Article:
Let's say you were originally shopping for Rowan British Sheep Breeds Chunky, which this pattern calls for.  The 120 yards skeins would evenly divide into the 720 estimated yards 6 times.  If you were on a budget, that's great, you know with those 6 skeins you'll have some sweater patterns to choose from.  As we can see from our example above, it's true, you do!  If you were in a position to grab one more skein you'd increase your options for the future.

Example 2:  Iced by Carol Feller 

This pattern is 12 sts per 4" / 10cm, your stashed yarn from the first example will still be a good fit.  Size 38.5" requires 735 yards.  So if you'd grabbed that extra skein that might be good, although you may be able to squeeze this sweater out of the 720 yds since it's knitted from the top down, you could always shorten the torso and sleeves a tad if necessary.  Keep in mind most listed yardage requirements in patterns also include some percentage of a pad!  

Example 3: February Lady Sweater by Pamela Wynne

Let's say we were shopping and discovered Sundara Worsted Merino.  Using StashBot we learn we'd need an estimated 1180 yds / 1080m to knit ourselves a 44" / 112cm average length sweater.  Since the skeins come with 175 yds and we can't purchase 6.75 skeins, we would have purchased 7 skeins for a total of 1225 yards.  Later, when we're looking for a pattern, we discover that this popular sweater requires 1150 yards.  We have a match!  This sweater has 3/4 length sleeves, we may have enough yarn left over to lengthen them a bit.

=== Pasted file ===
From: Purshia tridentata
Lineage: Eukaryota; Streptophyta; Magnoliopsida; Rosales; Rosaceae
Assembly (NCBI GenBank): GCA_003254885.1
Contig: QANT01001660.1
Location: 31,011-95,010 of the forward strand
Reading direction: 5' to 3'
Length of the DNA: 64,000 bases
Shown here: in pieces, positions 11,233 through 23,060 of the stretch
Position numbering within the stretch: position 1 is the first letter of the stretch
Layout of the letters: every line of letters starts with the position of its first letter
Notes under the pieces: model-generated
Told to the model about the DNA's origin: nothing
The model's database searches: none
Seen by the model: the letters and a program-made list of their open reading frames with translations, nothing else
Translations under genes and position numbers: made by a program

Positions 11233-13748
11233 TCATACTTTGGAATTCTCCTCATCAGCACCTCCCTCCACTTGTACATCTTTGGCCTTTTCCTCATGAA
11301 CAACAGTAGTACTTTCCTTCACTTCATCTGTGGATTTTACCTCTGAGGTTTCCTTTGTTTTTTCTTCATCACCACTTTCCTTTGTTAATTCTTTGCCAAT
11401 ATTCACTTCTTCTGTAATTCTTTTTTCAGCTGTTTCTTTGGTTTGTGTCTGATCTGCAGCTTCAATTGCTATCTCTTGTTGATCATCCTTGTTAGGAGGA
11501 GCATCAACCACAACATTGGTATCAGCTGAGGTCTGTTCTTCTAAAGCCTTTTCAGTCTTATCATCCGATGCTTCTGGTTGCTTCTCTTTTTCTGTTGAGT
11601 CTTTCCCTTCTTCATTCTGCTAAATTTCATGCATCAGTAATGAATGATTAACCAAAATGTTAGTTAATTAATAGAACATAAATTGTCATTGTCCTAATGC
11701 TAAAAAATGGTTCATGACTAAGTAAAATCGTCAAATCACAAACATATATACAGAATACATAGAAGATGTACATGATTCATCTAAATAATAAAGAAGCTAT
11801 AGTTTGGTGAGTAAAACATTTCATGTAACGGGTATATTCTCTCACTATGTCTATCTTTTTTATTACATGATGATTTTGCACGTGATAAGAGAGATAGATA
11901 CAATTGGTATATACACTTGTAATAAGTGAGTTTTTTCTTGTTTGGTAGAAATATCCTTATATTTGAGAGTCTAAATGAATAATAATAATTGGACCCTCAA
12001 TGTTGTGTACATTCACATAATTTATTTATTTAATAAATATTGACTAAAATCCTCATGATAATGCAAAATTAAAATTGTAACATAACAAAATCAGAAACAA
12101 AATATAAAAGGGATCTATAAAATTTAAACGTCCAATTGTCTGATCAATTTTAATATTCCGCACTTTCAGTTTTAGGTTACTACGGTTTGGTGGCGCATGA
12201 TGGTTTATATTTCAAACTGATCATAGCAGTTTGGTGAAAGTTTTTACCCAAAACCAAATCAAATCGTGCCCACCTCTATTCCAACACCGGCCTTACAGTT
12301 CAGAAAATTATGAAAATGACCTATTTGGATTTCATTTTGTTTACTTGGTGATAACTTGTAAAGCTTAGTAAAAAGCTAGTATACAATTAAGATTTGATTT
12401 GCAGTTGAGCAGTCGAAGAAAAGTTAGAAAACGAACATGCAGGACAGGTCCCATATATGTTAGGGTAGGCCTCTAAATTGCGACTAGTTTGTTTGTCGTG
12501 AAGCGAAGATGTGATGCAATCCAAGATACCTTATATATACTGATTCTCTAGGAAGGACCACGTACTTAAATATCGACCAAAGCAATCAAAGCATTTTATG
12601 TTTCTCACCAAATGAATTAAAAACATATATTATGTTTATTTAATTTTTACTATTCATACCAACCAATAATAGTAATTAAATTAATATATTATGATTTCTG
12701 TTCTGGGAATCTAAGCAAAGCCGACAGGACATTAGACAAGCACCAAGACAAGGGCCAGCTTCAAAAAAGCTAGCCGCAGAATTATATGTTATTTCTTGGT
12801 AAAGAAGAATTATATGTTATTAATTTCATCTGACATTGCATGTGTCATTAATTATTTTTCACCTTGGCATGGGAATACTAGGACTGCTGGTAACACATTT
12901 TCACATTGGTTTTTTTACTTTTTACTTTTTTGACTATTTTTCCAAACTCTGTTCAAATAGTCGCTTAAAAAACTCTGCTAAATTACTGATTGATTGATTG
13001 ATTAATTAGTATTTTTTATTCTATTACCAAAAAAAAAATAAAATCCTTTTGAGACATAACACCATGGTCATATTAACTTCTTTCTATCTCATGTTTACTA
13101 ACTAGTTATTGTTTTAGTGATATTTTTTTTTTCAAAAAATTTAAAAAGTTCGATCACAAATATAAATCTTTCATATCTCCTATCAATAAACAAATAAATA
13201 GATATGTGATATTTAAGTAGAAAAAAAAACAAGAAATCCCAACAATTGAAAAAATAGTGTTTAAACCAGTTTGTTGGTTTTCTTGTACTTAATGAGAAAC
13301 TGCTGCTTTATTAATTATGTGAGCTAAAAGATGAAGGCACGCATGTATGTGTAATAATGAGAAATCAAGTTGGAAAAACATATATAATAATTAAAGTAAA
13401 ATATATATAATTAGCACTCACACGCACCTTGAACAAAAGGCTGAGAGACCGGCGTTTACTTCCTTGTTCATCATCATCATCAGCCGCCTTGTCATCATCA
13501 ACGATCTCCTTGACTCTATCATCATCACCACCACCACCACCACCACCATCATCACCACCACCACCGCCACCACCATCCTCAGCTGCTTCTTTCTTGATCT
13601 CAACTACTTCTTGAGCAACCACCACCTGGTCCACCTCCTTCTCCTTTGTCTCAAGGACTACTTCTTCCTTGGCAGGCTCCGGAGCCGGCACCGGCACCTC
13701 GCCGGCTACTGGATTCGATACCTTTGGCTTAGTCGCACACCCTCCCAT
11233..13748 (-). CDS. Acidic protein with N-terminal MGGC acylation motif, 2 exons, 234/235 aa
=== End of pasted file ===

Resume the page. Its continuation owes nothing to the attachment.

Average length sweater is pretty easy to categorize.  StashBot also includes cropped and long sweater categories.  In the future we'd like to expand on the long sweater category.  For instance, there are elongated, swingy cardigans which is what I had in mind when I established the long sweater category...and there there are LONG sweaters that are more like jackets with hoods.  We hope to add a category to encompass these types of sweaters in the future!  

In the meantime, here's an example of a long cardigan that fits with StashBot's data.

Example 4: Storm Mountain by Heidi Kirrmaier

Shopping for Rowan Felted Tweed, you would have found at 22 sts per inch / 10cm you'd need 1600 yds / 1460m for a 44" / 112cm, long sweater.  You would have purchased 9 skeins for a total of 1719 yards.  When pattern surfing you might come across this sweater and discover you have enough yarn to knit your size, as it calls for 1650 yards.  A match!

Here are two examples of patterns that our estimates would leave you shy:

Both of these beautiful sweaters feature a lot of cables, and the jacket to the left is really the most sweater you could every knit!  If our estimate included this sweater, StashBot would have you overbuying for the majority of patterns.  There is no substitute for having a pattern in hand that tells you exactly how much yarn you need for that project.  But for those instances where you don't have a pattern in hand, we hope that StashBot can be the friend that helps you purchase enough yarn to knit something from your stash in the future!

Many have been writing in an letting us know their wish list for future updates to StashBot.  We love that, it's very helpful!  For example, in the near future we are going to increase the gauge range from 3 - 8 sts / inch to 2 - 10 sts per inch.  Have more ideas or wishes?  Send us a note!